Devon glanced over to where Jori was working. The boy’s brow was furrowed as if in concentration as he fiddled with something on the laser. Jori was diligent and Devon had no doubt that the boy’s claim of being more intelligent than Jako was true. But while Jako was physically weak, Jori was deliberately weak.

Devon felt a stab of a headache and realized he was clenching his jaw too tightly. Why in the hell does that boy have to be so cowardly? Jori was highly intelligent and very talented in martial skills for a boy his age. But his adamant refusal to engage in torture irked Devon to no end. He should have gone through with his threat to send Jori to the gallery along with the Alliance crewmembers, but the little shit had made a good point about counter-productivity.

Devon desperately needed get this laser working, and the sooner the better. It had been decades since his father had lost the Pentam system, but it had also been decades since Devon vowed to get it back.

It wasn’t for lack of wanting that Devon hadn’t reconquered the Pentam system. It was the damned balance of power Lord Falcorn managed to keep in check. In Devon’s grandfather’s time, the Kavakian Empire reigned supreme. No lowly lord was powerful enough to go against the emperor’s will.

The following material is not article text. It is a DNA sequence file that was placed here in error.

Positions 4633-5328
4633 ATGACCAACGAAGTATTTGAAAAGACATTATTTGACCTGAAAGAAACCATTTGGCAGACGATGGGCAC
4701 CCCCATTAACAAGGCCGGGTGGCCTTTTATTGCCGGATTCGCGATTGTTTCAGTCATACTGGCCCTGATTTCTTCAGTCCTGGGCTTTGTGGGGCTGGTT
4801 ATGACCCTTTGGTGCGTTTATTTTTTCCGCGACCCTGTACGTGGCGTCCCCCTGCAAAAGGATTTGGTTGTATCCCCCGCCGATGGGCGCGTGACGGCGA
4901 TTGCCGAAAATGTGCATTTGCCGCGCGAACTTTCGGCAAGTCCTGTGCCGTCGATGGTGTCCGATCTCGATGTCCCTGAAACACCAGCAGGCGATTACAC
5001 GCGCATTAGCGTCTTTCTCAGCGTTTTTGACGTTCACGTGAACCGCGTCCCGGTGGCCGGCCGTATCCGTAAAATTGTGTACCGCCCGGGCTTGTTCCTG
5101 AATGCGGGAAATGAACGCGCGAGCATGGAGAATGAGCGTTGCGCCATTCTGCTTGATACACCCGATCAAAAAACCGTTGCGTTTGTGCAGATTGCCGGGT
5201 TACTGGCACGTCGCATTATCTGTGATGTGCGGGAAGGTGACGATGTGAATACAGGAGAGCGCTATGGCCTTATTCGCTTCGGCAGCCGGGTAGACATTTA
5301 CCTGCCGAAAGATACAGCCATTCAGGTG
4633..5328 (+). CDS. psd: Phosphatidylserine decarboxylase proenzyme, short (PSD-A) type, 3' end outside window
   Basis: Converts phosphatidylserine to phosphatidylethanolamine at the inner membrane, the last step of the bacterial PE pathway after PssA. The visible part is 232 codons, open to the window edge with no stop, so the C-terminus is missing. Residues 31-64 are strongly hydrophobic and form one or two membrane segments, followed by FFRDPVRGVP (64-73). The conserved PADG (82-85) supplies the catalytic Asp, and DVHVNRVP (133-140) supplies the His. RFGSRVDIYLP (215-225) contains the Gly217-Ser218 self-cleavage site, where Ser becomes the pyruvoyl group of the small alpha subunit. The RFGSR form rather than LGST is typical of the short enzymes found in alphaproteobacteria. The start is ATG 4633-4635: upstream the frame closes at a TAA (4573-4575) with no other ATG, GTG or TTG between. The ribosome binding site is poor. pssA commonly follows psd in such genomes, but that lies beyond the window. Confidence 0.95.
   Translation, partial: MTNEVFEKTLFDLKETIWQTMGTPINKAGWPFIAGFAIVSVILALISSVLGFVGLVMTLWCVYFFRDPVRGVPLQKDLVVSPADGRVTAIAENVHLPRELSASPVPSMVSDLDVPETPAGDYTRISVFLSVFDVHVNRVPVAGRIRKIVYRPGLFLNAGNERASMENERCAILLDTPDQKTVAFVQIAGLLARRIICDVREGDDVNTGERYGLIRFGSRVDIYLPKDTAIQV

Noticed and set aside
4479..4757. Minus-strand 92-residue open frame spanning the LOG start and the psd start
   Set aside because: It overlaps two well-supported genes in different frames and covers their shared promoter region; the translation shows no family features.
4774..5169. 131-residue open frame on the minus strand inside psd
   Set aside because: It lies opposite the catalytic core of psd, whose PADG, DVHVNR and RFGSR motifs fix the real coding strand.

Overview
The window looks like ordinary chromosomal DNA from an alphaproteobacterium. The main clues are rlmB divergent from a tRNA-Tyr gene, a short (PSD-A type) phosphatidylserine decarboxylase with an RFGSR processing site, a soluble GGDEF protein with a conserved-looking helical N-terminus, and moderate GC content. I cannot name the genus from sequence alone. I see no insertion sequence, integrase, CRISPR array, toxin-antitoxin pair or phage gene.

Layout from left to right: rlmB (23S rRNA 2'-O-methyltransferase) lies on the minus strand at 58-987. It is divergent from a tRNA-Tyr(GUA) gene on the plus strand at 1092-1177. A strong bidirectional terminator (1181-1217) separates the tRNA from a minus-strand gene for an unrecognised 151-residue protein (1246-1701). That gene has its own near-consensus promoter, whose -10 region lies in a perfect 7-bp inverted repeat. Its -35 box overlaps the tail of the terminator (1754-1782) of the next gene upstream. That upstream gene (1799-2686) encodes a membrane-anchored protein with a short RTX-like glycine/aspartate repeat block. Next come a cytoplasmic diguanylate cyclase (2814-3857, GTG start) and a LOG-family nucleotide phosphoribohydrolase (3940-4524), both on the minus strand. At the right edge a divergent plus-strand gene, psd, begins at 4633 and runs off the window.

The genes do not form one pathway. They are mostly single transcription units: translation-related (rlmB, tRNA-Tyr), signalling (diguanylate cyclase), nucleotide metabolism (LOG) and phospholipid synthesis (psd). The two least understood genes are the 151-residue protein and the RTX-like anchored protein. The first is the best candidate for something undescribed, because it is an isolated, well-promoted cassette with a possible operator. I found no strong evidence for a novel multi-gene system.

Lord Falcorn, unfortunately, was not so lowly. He was Devon’s most powerful ally and adversary. He was one of the few lords with his own fleet space vessels. He didn’t have as many as Devon, but he had enough. His other military assets were not to be discounted either.

Falcorn acted subservient under Devon’s authority and so long as Falcorn paid his taxes Devon didn’t attempt to dominate the man as he did with other lords. He knew attempting to take the Pentam system would cause their delicate truce to break up in an all-out war. Although Tredon men lived for war, both sides were powerful enough that fighting one another would be a great risk. Devon risked being the cause of the fall of his dynasty while Falcorn risked losing the privileges his current power allowed.